US tobacco firm denies sanctions busting


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United States tobacco firm Dimon denied that it was buying tobacco from farms occupied by the Zimbabwe Defence Industries but it admitted that it was working with Sentry Financial and the Commercial Bank of Zimbabwe, then known as Jewel Bank, on a tobacco-for-grain swap.

The company said it was buying 32 percent of Zimbabwe’s tobacco but was still unable to meet demand.

It had been unable to sell Zimbabwe-grown tobacco to Philip Morris and JT International since the start of the land reform programme.

 

Full cable:


Viewing cable 04HARARE1585, Tobacco Merchant Adjusts to Post-Land Reform

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Reference ID

Created

Released

Classification

Origin

04HARARE1585

2004-09-23 07:46

2011-08-30 01:44

UNCLASSIFIED//FOR OFFICIAL USE ONLY

Embassy Harare

This record is a partial extract of the original cable. The full text of the original cable is not available.

UNCLAS SECTION 01 OF 02 HARARE 001585

 

SIPDIS

 

SENSITIVE

 

STATE FOR AF/S

USDOC FOR AMANDA HILLIGAS

TREASURY FOR OREN WYCHE-SHAW

PASS USTR FLORIZELLE LISER

STATE PASS USAID FOR MARJORIE COPSON

 

E. O. 12958: N/A

TAGS: EAGR ECON ETRD EINV PGOV ZI

SUBJECT: Tobacco Merchant Adjusts to Post-Land Reform

Zimbabwe

 

Summary

——-

1. (SBU) Executives of U.S. tobacco merchant Dimon

forecast Zimbabwe will experience another frustrating

harvest in 2005, as the firm’s buying continues to shift

away from the auction floors and toward contract growing.

Dimon does not believe it can revive the interest of

Philip Morris and JT International in Zimbabwean tobacco

until stability returns to the sector. Dimon’s

representatives insisted that they have purchased no

tobacco from farms belonging to sanctioned entity

Zimbabwe Defense Industries (ZDI).

 

Dimon’s Predictions

——————-

2. (SBU) Econchief recently met with three executives

from Dimon, which has had an enormous presence in the

Zimbabwean tobacco market since 1980. The merchant will

purchase and resell to cigarette-makers 32 percent of the

country’s tobacco this year. Judging from the seedbeds

already in the ground, the Dimon reps estimate that next

year’s harvest may match but not exceed this year’s 65-70

million kgs, Zimbabwe’s lowest output since 1979. They

have found small Zimbabwean tobacco farms only twenty

percent as productive as the former commercial farms,

yielding 800 versus 4,000 kgs/hector.

 

3. (SBU) The executives predict that the country’s famous

auction floors will gradually disappear over the next

five years. Contract growing, already accounting for

half of Dimon’s purchases in Zimbabwe, will replace the

auctions. Through contract schemes, merchants like Dimon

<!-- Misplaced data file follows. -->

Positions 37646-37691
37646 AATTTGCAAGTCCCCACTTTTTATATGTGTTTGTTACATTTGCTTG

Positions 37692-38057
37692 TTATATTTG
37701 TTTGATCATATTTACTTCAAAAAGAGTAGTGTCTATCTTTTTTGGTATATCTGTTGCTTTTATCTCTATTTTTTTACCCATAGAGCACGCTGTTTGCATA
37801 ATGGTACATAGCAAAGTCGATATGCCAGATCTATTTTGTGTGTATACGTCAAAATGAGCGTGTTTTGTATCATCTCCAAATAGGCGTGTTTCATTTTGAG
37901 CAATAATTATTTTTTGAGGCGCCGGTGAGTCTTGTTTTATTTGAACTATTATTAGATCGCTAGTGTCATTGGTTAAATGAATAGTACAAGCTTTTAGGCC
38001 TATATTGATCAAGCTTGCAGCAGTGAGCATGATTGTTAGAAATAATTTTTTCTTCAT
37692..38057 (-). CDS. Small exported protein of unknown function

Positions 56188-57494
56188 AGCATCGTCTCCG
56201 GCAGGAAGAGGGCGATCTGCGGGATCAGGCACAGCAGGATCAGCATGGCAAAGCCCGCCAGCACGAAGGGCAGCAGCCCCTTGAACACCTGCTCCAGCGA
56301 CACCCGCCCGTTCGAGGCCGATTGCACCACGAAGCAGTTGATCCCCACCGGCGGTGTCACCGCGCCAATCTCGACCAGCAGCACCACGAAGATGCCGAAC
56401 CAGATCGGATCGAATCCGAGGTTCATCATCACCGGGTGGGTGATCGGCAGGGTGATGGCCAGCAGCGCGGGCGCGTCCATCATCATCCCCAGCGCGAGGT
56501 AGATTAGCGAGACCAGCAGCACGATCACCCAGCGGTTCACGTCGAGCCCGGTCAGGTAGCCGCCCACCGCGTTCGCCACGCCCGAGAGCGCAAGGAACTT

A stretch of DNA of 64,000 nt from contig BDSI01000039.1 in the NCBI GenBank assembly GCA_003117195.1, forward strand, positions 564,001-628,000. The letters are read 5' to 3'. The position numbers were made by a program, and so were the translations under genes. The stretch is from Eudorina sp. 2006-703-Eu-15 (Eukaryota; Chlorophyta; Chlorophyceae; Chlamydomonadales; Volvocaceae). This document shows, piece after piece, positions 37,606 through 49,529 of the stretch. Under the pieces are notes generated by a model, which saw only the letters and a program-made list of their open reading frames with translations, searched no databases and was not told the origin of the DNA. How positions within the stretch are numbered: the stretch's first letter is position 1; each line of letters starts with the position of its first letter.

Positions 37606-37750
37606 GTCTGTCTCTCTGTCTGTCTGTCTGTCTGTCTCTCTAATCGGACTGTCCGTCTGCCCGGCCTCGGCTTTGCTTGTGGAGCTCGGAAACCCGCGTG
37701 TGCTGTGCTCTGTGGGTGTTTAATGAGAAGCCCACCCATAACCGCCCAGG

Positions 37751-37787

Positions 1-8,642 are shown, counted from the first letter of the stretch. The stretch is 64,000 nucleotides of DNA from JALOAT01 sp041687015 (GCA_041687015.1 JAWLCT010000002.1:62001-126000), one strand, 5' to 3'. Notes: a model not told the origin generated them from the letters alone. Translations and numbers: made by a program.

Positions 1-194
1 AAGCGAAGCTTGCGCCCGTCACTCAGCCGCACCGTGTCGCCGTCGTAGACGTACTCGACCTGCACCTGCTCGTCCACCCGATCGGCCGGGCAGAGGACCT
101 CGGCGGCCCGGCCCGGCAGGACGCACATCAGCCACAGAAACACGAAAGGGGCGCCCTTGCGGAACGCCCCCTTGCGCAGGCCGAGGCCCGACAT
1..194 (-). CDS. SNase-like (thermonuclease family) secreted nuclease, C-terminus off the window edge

can provide cash-strapped small growers with inputs.

Similar arrangements are now the norm in Zimbabwe’s

cotton sector.

 

4. (SBU) Since the GOZ began fast-track land reform in

2001, Dimon says it has been unable to sell Zimbabwe-

grown tobacco to Philip Morris and JT International.

These large cigarette-makers have mostly replaced

Zimbabwean with Brazilian tobacco. According to the

Dimon reps, Philip Morris and JT International are

unwilling to take a chance on Zimbabwe until long-term

stability returns to the farming sector.

 

U.S. Sanctions on Zimbabwe Defense Industries

———————————————

5. (SBU) The executives said they have not purchased

tobacco from farms owned by Zimbabwe Defense Industries

(ZDI), which the Department Treasury’s Office of Foreign

Asset Control (OFAC) has designated as a sanctions

target. They acknowledged that they have been working

with Salt Lake City-based Sentry Financial and Reserve

Bank (RBZ) Governor Gideon Gono’s CBZ/Jewel Bank in a

tobacco-for-grain swap. The Dimon reps asked that the

Embassy keep them informed about any new financial

sanctions designations.

 

Overzealous Tax Authorities

—————————

6. (SBU) The executives complained that the Zimbabwe

Revenue Authority (ZIMRA) has aggressively harassed them

since March. ZIMRA has searched their offices,

confiscated their records and assessed a bill for US$1

million in delinquent taxes. For the first time, ZIMRA

applied an unused section of its tax code, claiming Dimon

should have paid taxes on marketing expenses, including

commissions to sales agents outside the country. Dimon

reps say they will dispute these charges with RBZ

Governor Gono. If unsuccessful, they said they may

request Embassy advocacy assistance.

 

Comment

——-

7. (SBU) Tragically, the GOZ undertook its confiscation

of large tobacco farms just after the sector hit a new

production record – 238 million kgs in 2000. For one

brief year, little Zimbabwe became the world’s top

tobacco exporter, beating the U.S., Brazil, China and

India. Considering the loss of jobs an

 

(11 VIEWS)

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Charles Rukuni
The Insider is a political and business bulletin about Zimbabwe, edited by Charles Rukuni. Founded in 1990, it was a printed 12-page subscription only newsletter until 2003 when Zimbabwe's hyper-inflation made it impossible to continue printing.

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